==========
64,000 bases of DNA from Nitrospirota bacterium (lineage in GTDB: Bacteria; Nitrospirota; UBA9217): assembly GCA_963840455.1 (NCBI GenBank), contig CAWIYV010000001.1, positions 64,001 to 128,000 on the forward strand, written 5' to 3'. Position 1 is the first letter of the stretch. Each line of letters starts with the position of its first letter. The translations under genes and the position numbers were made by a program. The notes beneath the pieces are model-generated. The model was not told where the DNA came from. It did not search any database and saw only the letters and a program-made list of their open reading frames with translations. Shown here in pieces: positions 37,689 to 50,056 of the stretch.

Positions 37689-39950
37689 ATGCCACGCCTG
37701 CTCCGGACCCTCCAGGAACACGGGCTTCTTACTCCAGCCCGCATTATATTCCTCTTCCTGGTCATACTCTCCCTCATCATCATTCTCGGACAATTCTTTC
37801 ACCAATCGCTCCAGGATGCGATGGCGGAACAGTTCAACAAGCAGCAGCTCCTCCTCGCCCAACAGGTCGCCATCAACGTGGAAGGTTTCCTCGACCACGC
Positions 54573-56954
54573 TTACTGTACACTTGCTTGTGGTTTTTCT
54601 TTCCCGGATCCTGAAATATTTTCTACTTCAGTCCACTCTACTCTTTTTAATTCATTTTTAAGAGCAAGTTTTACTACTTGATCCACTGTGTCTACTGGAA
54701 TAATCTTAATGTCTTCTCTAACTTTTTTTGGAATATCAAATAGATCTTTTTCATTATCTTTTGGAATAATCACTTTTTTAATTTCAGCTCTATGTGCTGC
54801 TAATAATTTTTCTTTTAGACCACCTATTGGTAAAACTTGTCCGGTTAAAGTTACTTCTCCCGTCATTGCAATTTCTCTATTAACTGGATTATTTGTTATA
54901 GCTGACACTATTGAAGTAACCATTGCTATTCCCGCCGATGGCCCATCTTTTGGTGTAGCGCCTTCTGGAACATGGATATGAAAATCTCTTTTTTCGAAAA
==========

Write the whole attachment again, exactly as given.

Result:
64,000 bases of DNA from Nitrospirota bacterium (lineage in GTDB: Bacteria; Nitrospirota; UBA9217): assembly GCA_963840455.1 (NCBI GenBank), contig CAWIYV010000001.1, positions 64,001 to 128,000 on the forward strand, written 5' to 3'. Position 1 is the first letter of the stretch. Each line of letters starts with the position of its first letter. The translations under genes and the position numbers were made by a program. The notes beneath the pieces are model-generated. The model was not told where the DNA came from. It did not search any database and saw only the letters and a program-made list of their open reading frames with translations. Shown here in pieces: positions 37,689 to 50,056 of the stretch.

Positions 37689-39950
37689 ATGCCACGCCTG
37701 CTCCGGACCCTCCAGGAACACGGGCTTCTTACTCCAGCCCGCATTATATTCCTCTTCCTGGTCATACTCTCCCTCATCATCATTCTCGGACAATTCTTTC
37801 ACCAATCGCTCCAGGATGCGATGGCGGAACAGTTCAACAAGCAGCAGCTCCTCCTCGCCCAACAGGTCGCCATCAACGTGGAAGGTTTCCTCGACCACGC
Positions 54573-56954
54573 TTACTGTACACTTGCTTGTGGTTTTTCT
54601 TTCCCGGATCCTGAAATATTTTCTACTTCAGTCCACTCTACTCTTTTTAATTCATTTTTAAGAGCAAGTTTTACTACTTGATCCACTGTGTCTACTGGAA
54701 TAATCTTAATGTCTTCTCTAACTTTTTTTGGAATATCAAATAGATCTTTTTCATTATCTTTTGGAATAATCACTTTTTTAATTTCAGCTCTATGTGCTGC
54801 TAATAATTTTTCTTTTAGACCACCTATTGGTAAAACTTGTCCGGTTAAAGTTACTTCTCCCGTCATTGCAATTTCTCTATTAACTGGATTATTTGTTATA
54901 GCTGACACTATTGAAGTAACCATTGCTATTCCCGCCGATGGCCCATCTTTTGGTGTAGCGCCTTCTGGAACATGGATATGAAAATCTCTTTTTTCGAAAA